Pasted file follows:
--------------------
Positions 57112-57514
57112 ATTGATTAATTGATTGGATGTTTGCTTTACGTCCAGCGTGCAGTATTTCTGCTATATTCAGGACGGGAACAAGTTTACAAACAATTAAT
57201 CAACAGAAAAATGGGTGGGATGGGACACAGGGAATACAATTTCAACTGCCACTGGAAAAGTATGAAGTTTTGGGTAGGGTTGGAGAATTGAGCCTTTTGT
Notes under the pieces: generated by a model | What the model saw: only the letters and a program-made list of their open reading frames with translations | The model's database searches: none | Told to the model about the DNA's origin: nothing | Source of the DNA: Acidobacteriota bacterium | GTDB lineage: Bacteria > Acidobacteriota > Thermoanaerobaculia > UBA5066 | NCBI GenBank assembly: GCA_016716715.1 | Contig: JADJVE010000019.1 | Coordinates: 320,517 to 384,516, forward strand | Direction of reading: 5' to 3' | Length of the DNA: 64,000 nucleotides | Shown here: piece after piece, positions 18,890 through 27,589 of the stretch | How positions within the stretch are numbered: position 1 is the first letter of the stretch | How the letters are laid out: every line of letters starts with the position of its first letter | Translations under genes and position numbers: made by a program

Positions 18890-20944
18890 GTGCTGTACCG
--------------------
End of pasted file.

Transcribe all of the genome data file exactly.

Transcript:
Positions 57112-57514
57112 ATTGATTAATTGATTGGATGTTTGCTTTACGTCCAGCGTGCAGTATTTCTGCTATATTCAGGACGGGAACAAGTTTACAAACAATTAAT
57201 CAACAGAAAAATGGGTGGGATGGGACACAGGGAATACAATTTCAACTGCCACTGGAAAAGTATGAAGTTTTGGGTAGGGTTGGAGAATTGAGCCTTTTGT
Notes under the pieces: generated by a model | What the model saw: only the letters and a program-made list of their open reading frames with translations | The model's database searches: none | Told to the model about the DNA's origin: nothing | Source of the DNA: Acidobacteriota bacterium | GTDB lineage: Bacteria > Acidobacteriota > Thermoanaerobaculia > UBA5066 | NCBI GenBank assembly: GCA_016716715.1 | Contig: JADJVE010000019.1 | Coordinates: 320,517 to 384,516, forward strand | Direction of reading: 5' to 3' | Length of the DNA: 64,000 nucleotides | Shown here: piece after piece, positions 18,890 through 27,589 of the stretch | How positions within the stretch are numbered: position 1 is the first letter of the stretch | How the letters are laid out: every line of letters starts with the position of its first letter | Translations under genes and position numbers: made by a program

Positions 18890-20944
18890 GTGCTGTACCG